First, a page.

Although much talk abounds about the importance of change leadership and problem solving for professionals, little systematic alteration of professional preparation programs is accompanying criticisms of professional education. This article reports the results of an ongoing study of instructional reform in educational administration. A design studio for instructional leadership required students to apply content knowledge acquired in their traditional course of study to school problems and defend their proposed actions. Students confronted the difficulties of reflective practice under pressure to act. In the studio, they were held accountable for projecting outcomes and defending their actions as administrators to their future peers and superiors. The study results reveal some outcomes of changes in course structures grounded in cognitive theories of adult learning and action. They affirm the importance of research on the cognitive processes of problem solving and reflection and questioning techniques that stimulate their effectiveness. The results present a complex, yet realistic, view of changes in professional preparation and general university study that can enhance parallel attempts to improve professional practice and carry learning into life. Such changes provide options for reform within courses currently taught and of entire conceptual structures underlying university degree programs in the professions.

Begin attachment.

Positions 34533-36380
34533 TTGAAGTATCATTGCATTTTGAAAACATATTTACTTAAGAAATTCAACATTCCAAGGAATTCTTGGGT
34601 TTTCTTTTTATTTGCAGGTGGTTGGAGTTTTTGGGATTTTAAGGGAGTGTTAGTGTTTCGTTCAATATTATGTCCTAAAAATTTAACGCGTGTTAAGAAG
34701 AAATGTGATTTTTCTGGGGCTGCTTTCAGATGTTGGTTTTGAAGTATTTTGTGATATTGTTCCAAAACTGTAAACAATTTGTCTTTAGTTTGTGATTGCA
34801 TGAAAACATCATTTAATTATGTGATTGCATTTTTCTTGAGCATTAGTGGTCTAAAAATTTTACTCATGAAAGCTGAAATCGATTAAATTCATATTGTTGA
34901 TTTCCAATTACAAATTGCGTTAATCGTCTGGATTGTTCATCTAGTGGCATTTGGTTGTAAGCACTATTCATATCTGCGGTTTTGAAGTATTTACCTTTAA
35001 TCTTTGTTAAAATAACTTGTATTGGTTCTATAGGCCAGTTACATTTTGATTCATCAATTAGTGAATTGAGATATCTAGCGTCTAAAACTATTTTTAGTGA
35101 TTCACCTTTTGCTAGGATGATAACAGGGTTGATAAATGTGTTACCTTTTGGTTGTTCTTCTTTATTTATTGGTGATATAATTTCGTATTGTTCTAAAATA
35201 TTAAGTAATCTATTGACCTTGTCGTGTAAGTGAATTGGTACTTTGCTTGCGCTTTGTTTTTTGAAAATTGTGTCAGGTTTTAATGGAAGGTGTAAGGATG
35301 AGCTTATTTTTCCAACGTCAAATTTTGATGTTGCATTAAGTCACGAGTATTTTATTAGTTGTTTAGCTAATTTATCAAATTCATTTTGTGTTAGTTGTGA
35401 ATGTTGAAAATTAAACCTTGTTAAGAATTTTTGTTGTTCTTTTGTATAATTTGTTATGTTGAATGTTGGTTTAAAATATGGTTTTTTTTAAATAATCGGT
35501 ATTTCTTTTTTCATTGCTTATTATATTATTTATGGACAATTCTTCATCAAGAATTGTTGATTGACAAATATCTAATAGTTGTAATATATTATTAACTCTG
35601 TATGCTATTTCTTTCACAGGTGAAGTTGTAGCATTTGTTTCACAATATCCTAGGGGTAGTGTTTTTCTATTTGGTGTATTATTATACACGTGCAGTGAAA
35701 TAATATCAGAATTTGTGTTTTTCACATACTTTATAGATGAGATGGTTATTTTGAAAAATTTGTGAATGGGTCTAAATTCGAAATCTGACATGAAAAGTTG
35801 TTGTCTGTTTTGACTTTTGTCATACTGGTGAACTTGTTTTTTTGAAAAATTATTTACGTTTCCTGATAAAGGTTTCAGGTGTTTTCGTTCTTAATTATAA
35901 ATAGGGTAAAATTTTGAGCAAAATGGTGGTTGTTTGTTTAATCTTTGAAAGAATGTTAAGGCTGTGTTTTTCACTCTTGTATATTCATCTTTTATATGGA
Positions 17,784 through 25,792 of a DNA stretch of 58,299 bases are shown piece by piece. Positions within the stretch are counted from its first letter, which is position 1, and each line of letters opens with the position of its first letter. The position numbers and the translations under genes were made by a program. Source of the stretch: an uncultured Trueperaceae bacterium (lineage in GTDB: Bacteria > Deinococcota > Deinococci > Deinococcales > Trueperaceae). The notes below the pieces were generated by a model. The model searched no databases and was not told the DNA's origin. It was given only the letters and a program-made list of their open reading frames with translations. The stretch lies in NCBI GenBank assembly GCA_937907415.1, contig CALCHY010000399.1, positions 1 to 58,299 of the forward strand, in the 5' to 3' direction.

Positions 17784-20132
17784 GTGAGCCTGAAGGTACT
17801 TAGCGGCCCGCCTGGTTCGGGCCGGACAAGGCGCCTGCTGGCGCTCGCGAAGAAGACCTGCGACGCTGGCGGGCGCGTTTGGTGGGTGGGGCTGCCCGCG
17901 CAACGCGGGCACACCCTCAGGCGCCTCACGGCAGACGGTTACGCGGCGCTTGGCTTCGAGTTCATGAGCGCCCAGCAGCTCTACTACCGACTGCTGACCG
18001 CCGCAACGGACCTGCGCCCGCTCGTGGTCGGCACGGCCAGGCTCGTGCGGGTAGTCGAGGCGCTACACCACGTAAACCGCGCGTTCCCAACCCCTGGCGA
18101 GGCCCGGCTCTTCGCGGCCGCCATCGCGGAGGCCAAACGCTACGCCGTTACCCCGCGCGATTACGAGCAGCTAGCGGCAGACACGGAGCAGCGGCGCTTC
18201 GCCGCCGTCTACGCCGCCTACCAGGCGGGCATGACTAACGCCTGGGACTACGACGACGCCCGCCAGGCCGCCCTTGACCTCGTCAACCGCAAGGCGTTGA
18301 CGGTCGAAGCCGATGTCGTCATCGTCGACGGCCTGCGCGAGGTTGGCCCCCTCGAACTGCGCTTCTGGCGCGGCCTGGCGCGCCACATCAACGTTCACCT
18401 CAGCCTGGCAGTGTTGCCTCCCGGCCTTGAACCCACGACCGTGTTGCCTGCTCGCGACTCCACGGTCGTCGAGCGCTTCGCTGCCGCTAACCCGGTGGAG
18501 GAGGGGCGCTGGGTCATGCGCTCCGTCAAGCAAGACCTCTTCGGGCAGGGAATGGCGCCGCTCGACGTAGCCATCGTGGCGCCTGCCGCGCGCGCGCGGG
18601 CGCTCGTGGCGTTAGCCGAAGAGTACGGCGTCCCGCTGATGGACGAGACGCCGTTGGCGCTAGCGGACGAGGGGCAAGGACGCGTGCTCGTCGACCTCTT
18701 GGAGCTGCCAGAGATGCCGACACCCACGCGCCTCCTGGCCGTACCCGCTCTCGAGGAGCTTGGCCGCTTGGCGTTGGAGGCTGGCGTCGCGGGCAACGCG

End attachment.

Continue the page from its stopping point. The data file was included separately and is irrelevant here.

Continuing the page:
ASJC Scopus subject areas
- Public Administration